Tuesday, March 19, 2013

Modern Love--Mirto's Skirt

Mirto's skirt, modeled by her daughter
Last month I walked into Stitches West (a fiber convention with classes and shopping here in the US), and right away I saw a woman wearing an amazing, colorful, crocheted skirt.  It was made in the Russian style of Irish Crochet and I stopped and complimented her on her skirt.  After I walked away, I thought, "hmmm, she looked familiar" so I went back and asked if we knew each other.  We did!  It was Mirto.  We had met in 2011 at Maire Treanor's Irish Crochet Workshop at Lacis!  It turned out we were both taking Myra Wood's awesome class on creative crochet shawls.  We spent the day together and promised to meet again.  She is very kind to share her process and photos with us here on the blog!

As a template, Mirto used a skirt that was flattering to her figure.  She started with the waist band sizing.  She wanted it to hang just below the waist.  She used a repetitive rhythmic design that she improvised as she went along.  She pinned her motifs right side up, and used Garden 5 Nazli Gelin yarn, Crystal Palace Panda Silk, and Araucania Lonco in reds.

She wanted to keep the motifs in a repetitive pattern until she got below the hips.  Her design at the waist of repeating small motifs is a very flattering design and creates interest without distracting from the pattern below at the hemline.

Mirto created nine gores (sections of the skirt).  In each section she placed a leaf pattern with a long stem leading to the hem.  She wiggled the stems, which she created with the Romanian cord method, so they had pleasing contours.  She placed her motifs in between the stems.  Mirto says it took her 4 hours to connect all the motifs of the first gore.  The subsequent gores ended up taking about 2 hours each to join.

Creating the sections and placing the lower motifs.

The skirt in progress, placed over the slip with which it is to be worn.

After she finished the body of the skirt, she added a bit more to the waist line, tapering it in a little, and adding a thin elastic cord.  I love how the hemline is irregular, following the contours of the motifs.

The finished skirt.  Amazing!

Modeled again by her lovely daughter!

Mirto writes, "It probably took me about a month to do. I set myself up for a deadline to show it at the 2012 Reno CGOA/TKOA fashion show-and nearly didn't make it!!"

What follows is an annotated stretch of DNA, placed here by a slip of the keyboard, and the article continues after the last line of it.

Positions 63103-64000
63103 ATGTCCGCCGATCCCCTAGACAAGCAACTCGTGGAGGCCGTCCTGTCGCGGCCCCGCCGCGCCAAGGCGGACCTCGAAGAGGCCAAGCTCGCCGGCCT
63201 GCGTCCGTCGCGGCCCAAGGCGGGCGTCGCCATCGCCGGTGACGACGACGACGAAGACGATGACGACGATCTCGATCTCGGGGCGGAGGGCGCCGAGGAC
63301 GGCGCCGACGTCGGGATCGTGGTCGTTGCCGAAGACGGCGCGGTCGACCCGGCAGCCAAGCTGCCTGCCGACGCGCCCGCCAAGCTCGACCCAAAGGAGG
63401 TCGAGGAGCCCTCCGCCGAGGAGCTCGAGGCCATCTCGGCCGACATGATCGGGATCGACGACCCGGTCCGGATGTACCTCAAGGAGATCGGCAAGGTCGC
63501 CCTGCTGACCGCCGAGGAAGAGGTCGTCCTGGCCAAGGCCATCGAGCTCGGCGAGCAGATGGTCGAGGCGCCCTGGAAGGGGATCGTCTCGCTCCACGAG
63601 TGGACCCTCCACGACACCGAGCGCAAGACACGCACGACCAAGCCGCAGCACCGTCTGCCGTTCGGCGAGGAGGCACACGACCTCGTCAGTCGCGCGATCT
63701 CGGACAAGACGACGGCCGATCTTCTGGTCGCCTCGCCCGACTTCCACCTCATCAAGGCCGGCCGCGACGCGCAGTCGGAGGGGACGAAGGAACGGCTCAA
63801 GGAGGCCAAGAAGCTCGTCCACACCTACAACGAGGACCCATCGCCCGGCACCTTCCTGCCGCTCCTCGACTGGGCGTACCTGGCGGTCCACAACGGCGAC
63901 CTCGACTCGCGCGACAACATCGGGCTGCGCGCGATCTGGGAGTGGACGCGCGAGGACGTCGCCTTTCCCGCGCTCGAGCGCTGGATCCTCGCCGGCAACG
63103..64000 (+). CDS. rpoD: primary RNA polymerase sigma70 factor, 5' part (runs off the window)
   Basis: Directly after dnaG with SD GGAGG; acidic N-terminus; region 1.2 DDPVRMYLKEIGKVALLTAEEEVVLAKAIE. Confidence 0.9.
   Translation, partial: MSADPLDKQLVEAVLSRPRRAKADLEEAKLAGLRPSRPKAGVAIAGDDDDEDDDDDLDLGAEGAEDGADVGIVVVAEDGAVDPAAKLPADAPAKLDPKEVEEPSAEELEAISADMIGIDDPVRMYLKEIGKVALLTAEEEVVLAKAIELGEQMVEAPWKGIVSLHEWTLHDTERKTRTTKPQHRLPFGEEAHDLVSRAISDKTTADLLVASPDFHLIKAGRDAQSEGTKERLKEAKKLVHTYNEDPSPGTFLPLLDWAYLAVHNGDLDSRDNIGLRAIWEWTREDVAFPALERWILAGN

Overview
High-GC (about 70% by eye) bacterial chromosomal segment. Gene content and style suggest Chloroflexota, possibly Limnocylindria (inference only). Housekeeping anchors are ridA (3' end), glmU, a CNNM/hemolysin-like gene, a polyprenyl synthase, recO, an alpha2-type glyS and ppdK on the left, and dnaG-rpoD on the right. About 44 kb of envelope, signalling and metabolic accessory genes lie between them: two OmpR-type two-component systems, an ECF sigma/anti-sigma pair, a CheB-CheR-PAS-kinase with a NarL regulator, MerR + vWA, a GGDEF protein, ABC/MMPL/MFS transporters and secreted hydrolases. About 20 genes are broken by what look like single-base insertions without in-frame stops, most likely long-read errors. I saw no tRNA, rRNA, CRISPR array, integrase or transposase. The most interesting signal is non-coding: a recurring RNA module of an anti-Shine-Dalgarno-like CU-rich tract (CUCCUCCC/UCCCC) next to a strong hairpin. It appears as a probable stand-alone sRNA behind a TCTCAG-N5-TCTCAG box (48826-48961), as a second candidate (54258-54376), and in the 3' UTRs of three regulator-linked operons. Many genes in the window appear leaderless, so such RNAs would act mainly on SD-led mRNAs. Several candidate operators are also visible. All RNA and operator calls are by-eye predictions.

Mirto, thank you again for sharing your beautiful skirt with us!  Do any of you have any projects you would like to share?  Please email me if you do!

Happy Saint Patrick's Day!

Better late than never to wish you all a happy day!

Wednesday, March 6, 2013

Retro-Vintage Irish Crochet Wedding Dress

 So many of us have items of crochet or other antique linens passed down from our grandmothers, but do you have anything like this? 
Naimh on her wedding day.

Niamh Colfer is a Crochet Crafter and Designer based on the Hook Peninsula in south east Ireland. Her grandmother, Eileen O’Leary, taught her to crochet form the age of seven.You can find more information on her business “Hook Crochet” at: www.hookcrochet.com.  Thank you, Naimh, for sharing your story with us! ~~Kim

Naimh writes:

On September 21st 2012, I got married :) and I wore my grandmother’s wedding dress, which she wore for her wedding in September of 1959. It is a ballet length long sleeved dress of white Irish crochet. The circular skirt is trimmed with sprays of Irish crocheted roses and leaves falling from the waist to hemline. The bodice is trimmed with sprays of Irish crochet and the waist is encircled by roses. The unique touch about this lies in the fact that the entire outfit (and two bridesmaids dresses) were crocheted and made up by my great grandmother who completed this labour of love in just four months. The "Model Housekeeping" magazine at the time described it as "One of the prettiest weddings this summer".

To complement the dress, I crocheted an exquisite headpiece, a purse, compact mirror cover, shoe accessories and ring cushion, as well as the bridesmaids’ headpieces, the groomsmen buttonhole flowers and of course, the groom’s buttonhole flower. The table centres were bottles painted gold and covered with crochet lace motifs which I made and collected over the past couple of years.

Sadly, my Grandmother passed away in October 2011. For her funeral, as a tribute, I crocheted a lace flower for everyone in the family to wear on their lapel.

Dress detail.

Eileen O'Leary in her dress
Naimh's ring bearer pillow
Naimh's IC accented shoes